CISA Advises on Cybersecurity Strategies During the Pandemic

CISA Advises on Cybersecurity Strategies During the Pandemic

With phishing and the upcoming election, securing infrastructure remains a top necessity that initiatives like TIC 3.0 will advance.

The Cybersecurity Infrastructure and Security Agency (CISA) had its hands full since the start of the COVID-19 pandemic — helping agencies secure their networks during the mass shift to telework and dealing with more than 7,000 fraudulent domains of the Department of Health and Human Services’ website. 

CISA officials are advising on its cybersecurity strategy going forward and its ability to help federal agencies protect critical infrastructures while working remotely. With its core priorities being nation-state activity, phishing, ransomware and disinformation, the agency is advising on not only coronavirus-related phishing scams, but also election security, noted CISA Deputy Assistant Director for Cybersecurity Richard Driggers.

“With regard to phishing attacks, we've seen scammers really capitalize on the pandemic to trick people into revealing personal info or malicious software,” Driggers said at the 2020 Virtual Cybersecurity Summit last week. “Hospitals have been targeted really from 2017 to 2019, and they've reported half of all ransomware attacks in those two years.”

Foreign governments are also targeting the U.S. health care system.

“Nation-state adversaries have shown an increased interest in COVID-related vaccine development, lab data, research, anything that's going to get the U.S. and the world to a treatment for COVID,” said CISA Assistant Director for Cybersecurity Byran Ware in a conversation with Federal News Network this week. “We've seen not just China, but others target the U.S., both governments and universities and health companies and private companies.”

Driggers said CISA is working with the FBI to “launch a couple of efforts” in the next couple of months “that will not only meet these attacks head on, but include strategies” for combatting them.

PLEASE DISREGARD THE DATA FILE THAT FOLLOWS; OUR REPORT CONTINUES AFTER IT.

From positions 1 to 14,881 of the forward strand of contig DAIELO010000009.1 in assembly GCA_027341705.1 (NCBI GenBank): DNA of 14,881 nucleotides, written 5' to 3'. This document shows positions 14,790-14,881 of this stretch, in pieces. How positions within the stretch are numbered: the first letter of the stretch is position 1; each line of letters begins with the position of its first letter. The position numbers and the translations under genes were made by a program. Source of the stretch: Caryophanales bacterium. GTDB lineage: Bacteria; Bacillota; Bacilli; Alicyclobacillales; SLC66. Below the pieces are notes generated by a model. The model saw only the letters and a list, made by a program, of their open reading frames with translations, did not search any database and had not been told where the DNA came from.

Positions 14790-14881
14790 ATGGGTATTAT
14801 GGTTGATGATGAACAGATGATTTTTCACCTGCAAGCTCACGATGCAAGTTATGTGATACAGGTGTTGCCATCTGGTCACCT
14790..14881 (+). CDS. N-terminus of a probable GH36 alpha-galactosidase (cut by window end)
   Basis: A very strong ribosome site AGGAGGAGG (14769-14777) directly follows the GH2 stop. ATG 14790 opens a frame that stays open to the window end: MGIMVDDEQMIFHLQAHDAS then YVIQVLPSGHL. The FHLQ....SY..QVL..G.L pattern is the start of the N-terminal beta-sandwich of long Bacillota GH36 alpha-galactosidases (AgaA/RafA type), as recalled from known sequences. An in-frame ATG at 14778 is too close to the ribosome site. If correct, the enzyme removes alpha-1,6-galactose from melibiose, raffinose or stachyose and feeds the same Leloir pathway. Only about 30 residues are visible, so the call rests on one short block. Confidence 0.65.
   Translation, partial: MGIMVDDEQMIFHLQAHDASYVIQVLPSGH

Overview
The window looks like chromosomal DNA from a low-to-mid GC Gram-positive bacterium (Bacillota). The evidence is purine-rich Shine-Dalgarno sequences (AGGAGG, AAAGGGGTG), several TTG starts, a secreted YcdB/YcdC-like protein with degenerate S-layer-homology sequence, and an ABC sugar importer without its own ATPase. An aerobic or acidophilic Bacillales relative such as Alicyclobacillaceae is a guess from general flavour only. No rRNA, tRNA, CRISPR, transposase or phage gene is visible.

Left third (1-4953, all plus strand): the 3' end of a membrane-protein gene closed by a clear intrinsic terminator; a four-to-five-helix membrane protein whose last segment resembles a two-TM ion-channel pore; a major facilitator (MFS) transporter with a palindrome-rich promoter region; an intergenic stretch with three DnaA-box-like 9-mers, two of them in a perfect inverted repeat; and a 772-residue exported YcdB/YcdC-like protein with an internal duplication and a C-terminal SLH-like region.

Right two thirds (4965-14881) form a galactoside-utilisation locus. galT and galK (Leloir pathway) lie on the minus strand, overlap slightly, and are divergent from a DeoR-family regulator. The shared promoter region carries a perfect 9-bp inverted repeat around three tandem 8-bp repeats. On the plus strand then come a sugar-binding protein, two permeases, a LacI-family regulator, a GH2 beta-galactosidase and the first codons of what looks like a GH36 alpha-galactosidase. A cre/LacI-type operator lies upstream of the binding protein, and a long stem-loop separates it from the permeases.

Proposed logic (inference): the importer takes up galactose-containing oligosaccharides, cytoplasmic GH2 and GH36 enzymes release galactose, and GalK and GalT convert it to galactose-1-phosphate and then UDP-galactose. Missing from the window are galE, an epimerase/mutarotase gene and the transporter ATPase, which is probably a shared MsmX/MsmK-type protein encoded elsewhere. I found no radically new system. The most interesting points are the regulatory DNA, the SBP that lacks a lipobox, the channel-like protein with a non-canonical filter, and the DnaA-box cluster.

“We've shifted our focus to really hone in on the health care sector,” Driggers said. “We also have tech services from vulnerability scanning to malware analysis. We have a vulnerability scan called Cyber Hygiene. It's an automated remote scan, and we issue a report identifying vulnerabilities on devices you have connected to the internet.”

Sean Connelly, TIC Program Manager and Senior Cybersecurity Architect at CISA, said shifting government agencies and the private sector from Trusted Internet Connections (TIC) 2.0 to TIC 3.0 is another big priority in order to ramp up cybersecurity efforts, especially as the coronavirus pandemic continues.

“TIC 3.0 is really a gamechanger from where we were with TIC 2.0,” he said at the 2020 Virtual Cybersecurity Summit. “When the pandemic hit and we saw this enormous surge in telework, [government agencies] really wanted to explore new ways for their employees to get to their data.”

As government agencies and private companies continue to work remotely, infrastructure vulnerabilities that may have been low priority before — like VPN security, for example — now must be key priorities.

“In January, your VPN may have seen a small fraction of your overall business activity, but that's completely different today. You may be relying completely on your VPN,” Ware said.

Connelly said CISA plans to release core guidance documents detailing TIC 3.0 best practices sometime this summer and then move on to collecting best use cases in the government community.

“When we do that, we will then distill lessons learned from those pilots and release those use cases out to the greater community,” Connelly said.

Zero trust architectures are extremely important for government agencies and the private sector during this time, Connelly added at an IBM ThinkGov conference this week.